Our team

Being Me with IBD study team:

The multi-disciplinary and inter-disciplinary Being Me with IBD study team brings together a range of expertise in working to improve the lives of children, young people and families through influencing practice, policy, and public engagement. We have experience of working across various sectors in researching health, loneliness and wellbeing and in engaging young people through this work. You can find out more about the Edge Hill staff here: https://www.edgehill.ac.uk/health/research/children-young-people-families/

Professor Bernie Carter

I am one of the Principal Investigators for the Being Me with IBD study.

You can find me on Twitter @CarterBernie.

 

Professor Lucy Bray

I am a member of the IBD study team and work at Edge Hill University.

You can find me on Twitter @Lucybray9.

 

Professor Pamela Qualter.

I am a co-investigator for the Being Me with IBD study and work at The University of Manchester.

You can find out more about my work here: https://www.research.manchester.ac.uk/portal/pamela.qualter.html

 

Dr Ali Rouncefield-Swales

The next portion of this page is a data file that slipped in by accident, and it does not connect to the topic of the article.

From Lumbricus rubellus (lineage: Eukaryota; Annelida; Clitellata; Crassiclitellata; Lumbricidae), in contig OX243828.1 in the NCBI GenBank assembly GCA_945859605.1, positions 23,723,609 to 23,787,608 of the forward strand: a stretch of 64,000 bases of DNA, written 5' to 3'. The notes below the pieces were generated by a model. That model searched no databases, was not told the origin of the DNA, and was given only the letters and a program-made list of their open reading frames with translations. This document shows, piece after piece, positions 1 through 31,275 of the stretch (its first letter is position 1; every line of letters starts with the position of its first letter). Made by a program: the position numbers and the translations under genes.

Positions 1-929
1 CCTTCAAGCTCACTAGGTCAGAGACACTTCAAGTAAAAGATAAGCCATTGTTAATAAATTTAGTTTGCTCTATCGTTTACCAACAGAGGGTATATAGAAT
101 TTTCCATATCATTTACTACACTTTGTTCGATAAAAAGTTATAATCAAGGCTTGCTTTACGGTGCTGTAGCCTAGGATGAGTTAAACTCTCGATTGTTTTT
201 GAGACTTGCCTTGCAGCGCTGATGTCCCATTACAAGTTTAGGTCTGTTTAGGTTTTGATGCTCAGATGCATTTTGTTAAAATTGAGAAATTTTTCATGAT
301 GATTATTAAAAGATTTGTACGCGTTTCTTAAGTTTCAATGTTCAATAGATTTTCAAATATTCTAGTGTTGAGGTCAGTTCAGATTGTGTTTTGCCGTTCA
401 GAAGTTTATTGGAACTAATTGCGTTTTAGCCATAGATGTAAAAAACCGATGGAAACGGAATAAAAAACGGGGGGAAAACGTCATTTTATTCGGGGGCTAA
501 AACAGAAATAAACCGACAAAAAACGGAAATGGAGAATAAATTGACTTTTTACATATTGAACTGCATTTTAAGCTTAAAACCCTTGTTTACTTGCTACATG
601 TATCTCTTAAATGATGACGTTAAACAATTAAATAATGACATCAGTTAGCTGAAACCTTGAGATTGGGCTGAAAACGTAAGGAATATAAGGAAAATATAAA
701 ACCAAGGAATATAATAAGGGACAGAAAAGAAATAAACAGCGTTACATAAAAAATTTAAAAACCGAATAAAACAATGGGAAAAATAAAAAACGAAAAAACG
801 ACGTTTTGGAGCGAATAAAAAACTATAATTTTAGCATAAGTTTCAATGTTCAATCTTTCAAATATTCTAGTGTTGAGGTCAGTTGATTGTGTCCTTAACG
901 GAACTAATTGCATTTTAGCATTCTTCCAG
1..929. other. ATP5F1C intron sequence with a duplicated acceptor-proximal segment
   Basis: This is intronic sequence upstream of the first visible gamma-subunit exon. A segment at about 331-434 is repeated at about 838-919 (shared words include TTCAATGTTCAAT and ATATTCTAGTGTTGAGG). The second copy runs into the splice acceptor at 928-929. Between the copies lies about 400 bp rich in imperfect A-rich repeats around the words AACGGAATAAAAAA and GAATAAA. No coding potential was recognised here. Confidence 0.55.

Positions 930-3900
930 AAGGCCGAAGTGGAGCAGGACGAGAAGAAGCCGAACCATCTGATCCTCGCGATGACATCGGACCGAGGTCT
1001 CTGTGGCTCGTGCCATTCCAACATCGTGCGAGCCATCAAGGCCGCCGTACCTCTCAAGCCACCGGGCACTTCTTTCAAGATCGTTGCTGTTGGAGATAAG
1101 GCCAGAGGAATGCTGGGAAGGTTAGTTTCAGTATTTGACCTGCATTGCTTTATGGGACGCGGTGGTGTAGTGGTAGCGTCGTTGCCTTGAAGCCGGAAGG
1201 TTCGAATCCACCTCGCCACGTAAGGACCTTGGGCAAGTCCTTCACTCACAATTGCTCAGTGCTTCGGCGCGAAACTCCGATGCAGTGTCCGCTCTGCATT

I am the Research Fellow for the Being Me with IBD study and work at Edge Hill University.

You can find me on Twitter @alirouncefield

Dr Lucy Blake

I am a Senior Lecturer, researcher for the Being Me with IBD study and work at Edge Hill University.

You can find me on Twitter @lb377

Alder Hey site team

The “Being Me” study is one of several studies looking at inflammatory bowel disease in younger people at Alder Hey. These include collaborating in “registry” studies that monitor IBD and its response to treatment over time, a study evaluating an “electronic nose” in initial diagnosis and also a study starting soon to see whether the first milk of cows helps to improve gut health in Crohn’s disease.

Professor Stephen Allen – Chair in Paediatrics

Becky and Janet – Gastroenterology Research Nurses

Royal Liverpool Hospital site team

We enjoy collaborating with “Being Me”. We have several other studies in the area of IBD – offering patients new drugs via commercial studies and our own therapeutic trails; observational studies of genes and proteins that may influence the course of disease and predict response to therapy; studies of the faecal gases and the bacteria and fungi that contribute to their production and trigger attacks of IBD; as well as various “registry” studies.

Professor Chris Probert – Professor of Gastroenterology

Alvyda – Gastroenterology Research Nurse

St Marks Hospital site team

Kay Crook – Paediatric Clinical Nurse Specialist